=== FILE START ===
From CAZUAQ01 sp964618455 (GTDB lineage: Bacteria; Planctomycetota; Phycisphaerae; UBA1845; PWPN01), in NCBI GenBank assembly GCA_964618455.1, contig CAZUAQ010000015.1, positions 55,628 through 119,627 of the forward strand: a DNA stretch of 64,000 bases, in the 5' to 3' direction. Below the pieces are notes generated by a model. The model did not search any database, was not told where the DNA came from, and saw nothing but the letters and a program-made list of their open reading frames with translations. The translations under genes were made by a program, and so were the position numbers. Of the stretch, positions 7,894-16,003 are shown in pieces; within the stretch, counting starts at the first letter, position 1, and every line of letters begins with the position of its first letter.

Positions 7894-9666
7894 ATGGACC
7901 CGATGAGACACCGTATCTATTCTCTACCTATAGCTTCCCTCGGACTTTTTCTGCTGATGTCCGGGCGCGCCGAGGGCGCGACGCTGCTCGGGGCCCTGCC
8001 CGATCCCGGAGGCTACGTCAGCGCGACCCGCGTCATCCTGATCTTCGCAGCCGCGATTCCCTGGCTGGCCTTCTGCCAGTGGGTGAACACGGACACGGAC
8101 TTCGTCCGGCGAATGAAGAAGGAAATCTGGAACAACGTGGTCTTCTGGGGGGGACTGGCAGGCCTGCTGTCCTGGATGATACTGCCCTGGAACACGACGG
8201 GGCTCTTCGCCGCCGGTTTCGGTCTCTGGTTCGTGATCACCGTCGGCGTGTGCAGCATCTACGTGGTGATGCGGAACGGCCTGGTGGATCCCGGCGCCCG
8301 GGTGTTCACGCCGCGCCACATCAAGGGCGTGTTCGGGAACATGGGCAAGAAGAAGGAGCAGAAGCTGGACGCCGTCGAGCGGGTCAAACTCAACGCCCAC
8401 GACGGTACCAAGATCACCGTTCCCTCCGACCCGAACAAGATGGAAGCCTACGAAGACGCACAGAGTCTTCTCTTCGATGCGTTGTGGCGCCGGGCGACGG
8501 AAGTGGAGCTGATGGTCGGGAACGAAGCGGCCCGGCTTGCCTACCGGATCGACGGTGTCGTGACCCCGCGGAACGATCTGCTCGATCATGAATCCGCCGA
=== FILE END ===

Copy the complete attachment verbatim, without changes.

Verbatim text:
From CAZUAQ01 sp964618455 (GTDB lineage: Bacteria; Planctomycetota; Phycisphaerae; UBA1845; PWPN01), in NCBI GenBank assembly GCA_964618455.1, contig CAZUAQ010000015.1, positions 55,628 through 119,627 of the forward strand: a DNA stretch of 64,000 bases, in the 5' to 3' direction. Below the pieces are notes generated by a model. The model did not search any database, was not told where the DNA came from, and saw nothing but the letters and a program-made list of their open reading frames with translations. The translations under genes were made by a program, and so were the position numbers. Of the stretch, positions 7,894-16,003 are shown in pieces; within the stretch, counting starts at the first letter, position 1, and every line of letters begins with the position of its first letter.

Positions 7894-9666
7894 ATGGACC
7901 CGATGAGACACCGTATCTATTCTCTACCTATAGCTTCCCTCGGACTTTTTCTGCTGATGTCCGGGCGCGCCGAGGGCGCGACGCTGCTCGGGGCCCTGCC
8001 CGATCCCGGAGGCTACGTCAGCGCGACCCGCGTCATCCTGATCTTCGCAGCCGCGATTCCCTGGCTGGCCTTCTGCCAGTGGGTGAACACGGACACGGAC
8101 TTCGTCCGGCGAATGAAGAAGGAAATCTGGAACAACGTGGTCTTCTGGGGGGGACTGGCAGGCCTGCTGTCCTGGATGATACTGCCCTGGAACACGACGG
8201 GGCTCTTCGCCGCCGGTTTCGGTCTCTGGTTCGTGATCACCGTCGGCGTGTGCAGCATCTACGTGGTGATGCGGAACGGCCTGGTGGATCCCGGCGCCCG
8301 GGTGTTCACGCCGCGCCACATCAAGGGCGTGTTCGGGAACATGGGCAAGAAGAAGGAGCAGAAGCTGGACGCCGTCGAGCGGGTCAAACTCAACGCCCAC
8401 GACGGTACCAAGATCACCGTTCCCTCCGACCCGAACAAGATGGAAGCCTACGAAGACGCACAGAGTCTTCTCTTCGATGCGTTGTGGCGCCGGGCGACGG
8501 AAGTGGAGCTGATGGTCGGGAACGAAGCGGCCCGGCTTGCCTACCGGATCGACGGTGTCGTGACCCCGCGGAACGATCTGCTCGATCATGAATCCGCCGA